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FAYETTEVILLE, Ark., Nov. 19, 2020 /PRNewswire/ -- The average disparity in per-pupil funding between traditional public schools and their public charter school counterparts across 18 cities reached $7,796 per-pupil, according to a new report by a research team based at the University of Arkansas. Funding from local sources and an influx of nonpublic funding for traditional public schools were the main culprits for this disparity in education funding in the 2017-18 school year.

The new study, "Charter School Funding: Inequity Surges in the Cities," examines all sources of revenue including federal, state, local and nonpublic dollars during the 2017-18 school year in 18 cities with a high concentration of enrollment in charter schools or potential for charter school growth. 

Charter schools in the 18 cities received on average 33 percent less in total annual funding than traditional schools, topping the previous record high of 27 percent set in fiscal year 2016.

"After analyzing funding gaps between public charter and traditional public schools for over a decade, these findings represent the largest inequity yet, a gap of 33 percent," said Patrick J. Wolf, Ph.D., Distinguished Professor and 21st Century Chair in School Choice, University of Arkansas. "This is a wake-up call for policymakers to develop more equitable school funding solutions.  Closing the funding gap can help all schools deliver on the promise of a high-quality education for every student."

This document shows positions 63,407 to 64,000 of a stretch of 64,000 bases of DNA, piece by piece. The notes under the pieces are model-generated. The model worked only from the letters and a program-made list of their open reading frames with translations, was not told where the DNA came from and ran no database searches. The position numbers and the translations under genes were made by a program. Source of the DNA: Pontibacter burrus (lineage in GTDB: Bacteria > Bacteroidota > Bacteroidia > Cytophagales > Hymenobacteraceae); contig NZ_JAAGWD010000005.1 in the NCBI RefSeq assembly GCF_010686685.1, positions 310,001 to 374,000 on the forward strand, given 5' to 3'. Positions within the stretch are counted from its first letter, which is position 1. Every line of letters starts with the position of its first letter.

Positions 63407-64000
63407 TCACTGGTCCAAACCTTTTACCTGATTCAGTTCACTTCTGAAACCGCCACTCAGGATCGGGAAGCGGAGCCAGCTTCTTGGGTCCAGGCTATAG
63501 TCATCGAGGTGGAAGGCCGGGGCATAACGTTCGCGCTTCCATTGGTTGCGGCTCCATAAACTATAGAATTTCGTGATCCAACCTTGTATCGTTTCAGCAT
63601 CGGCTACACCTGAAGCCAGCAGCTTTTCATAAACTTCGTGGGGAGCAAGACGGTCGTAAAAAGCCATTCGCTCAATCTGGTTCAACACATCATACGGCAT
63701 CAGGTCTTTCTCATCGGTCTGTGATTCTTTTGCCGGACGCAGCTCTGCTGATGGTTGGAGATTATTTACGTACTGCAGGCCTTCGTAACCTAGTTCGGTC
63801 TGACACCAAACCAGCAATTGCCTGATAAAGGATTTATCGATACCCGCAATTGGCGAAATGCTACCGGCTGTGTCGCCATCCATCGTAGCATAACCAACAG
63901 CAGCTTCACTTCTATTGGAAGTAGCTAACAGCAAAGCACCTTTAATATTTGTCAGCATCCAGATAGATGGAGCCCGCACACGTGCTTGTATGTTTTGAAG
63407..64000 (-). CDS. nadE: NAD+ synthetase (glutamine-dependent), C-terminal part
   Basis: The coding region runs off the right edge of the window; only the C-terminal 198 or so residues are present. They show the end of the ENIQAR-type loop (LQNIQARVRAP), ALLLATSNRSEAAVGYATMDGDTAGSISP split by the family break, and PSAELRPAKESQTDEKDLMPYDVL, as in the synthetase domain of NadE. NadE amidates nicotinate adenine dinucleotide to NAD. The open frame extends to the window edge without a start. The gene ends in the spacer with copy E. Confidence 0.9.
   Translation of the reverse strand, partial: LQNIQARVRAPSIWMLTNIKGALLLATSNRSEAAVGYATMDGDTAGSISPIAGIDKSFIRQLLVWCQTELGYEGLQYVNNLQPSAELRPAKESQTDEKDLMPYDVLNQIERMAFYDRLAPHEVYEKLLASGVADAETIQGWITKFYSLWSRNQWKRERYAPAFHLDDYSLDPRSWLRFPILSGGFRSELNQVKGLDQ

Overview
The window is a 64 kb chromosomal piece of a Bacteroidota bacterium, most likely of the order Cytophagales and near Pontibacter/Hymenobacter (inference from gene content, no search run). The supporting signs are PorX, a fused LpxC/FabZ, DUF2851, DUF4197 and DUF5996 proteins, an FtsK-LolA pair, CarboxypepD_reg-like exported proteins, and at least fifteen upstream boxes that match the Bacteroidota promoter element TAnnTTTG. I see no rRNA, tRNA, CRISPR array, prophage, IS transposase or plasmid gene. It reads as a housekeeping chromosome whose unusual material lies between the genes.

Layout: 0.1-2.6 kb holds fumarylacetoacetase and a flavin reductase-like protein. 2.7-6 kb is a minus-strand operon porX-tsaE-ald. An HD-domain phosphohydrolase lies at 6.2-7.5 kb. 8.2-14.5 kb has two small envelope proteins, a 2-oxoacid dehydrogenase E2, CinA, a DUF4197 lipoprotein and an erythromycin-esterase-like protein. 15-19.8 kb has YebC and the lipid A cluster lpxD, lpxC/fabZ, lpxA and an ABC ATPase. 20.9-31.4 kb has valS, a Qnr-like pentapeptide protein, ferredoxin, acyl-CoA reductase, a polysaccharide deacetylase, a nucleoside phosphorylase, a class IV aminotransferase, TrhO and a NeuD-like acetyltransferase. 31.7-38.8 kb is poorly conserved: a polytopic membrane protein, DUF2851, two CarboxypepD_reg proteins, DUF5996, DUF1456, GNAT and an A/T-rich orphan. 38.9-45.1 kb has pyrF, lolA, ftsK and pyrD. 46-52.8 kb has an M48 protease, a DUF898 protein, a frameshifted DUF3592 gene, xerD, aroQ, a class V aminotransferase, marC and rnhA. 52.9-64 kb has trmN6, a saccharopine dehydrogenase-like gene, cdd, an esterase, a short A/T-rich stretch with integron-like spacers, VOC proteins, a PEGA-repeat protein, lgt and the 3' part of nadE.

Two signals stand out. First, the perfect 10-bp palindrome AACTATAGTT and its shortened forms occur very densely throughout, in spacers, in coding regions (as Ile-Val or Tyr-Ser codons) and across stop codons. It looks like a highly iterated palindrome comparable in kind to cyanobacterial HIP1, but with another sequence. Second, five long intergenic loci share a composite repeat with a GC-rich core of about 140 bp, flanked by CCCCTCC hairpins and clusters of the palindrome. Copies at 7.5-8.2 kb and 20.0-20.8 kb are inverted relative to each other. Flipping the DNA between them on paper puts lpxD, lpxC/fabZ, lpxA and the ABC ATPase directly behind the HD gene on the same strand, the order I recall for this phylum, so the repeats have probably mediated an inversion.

A lack of local funding was most responsible for the gap. On average, students in charter schools obtained $7,491 less in local funding than their traditional counterparts, a discrepancy of 68 percent.

Nonpublic revenue, including philanthropic giving and student fees, is the second leading cause of the funding gap. Charters received about $1,412 less in nonpublic funding per pupil than traditional schools in 2017-18, a nonpublic funding disparity of 45 percent, representing a net shift of $1,635 since 2016.

State funding sources tended to help close the funding inequities between charter and traditional schools, but not always. On average, charters received $428, or about 5 percent, more state-level per-pupil funding than traditional schools in the same city.

An analysis of the eight cities researchers have studied since 2003 reveals that the overall funding gap favoring traditional schools has more than doubled in real terms since 2003.

Contact: Kristin Costa,

This article originally ran on Content Exchange

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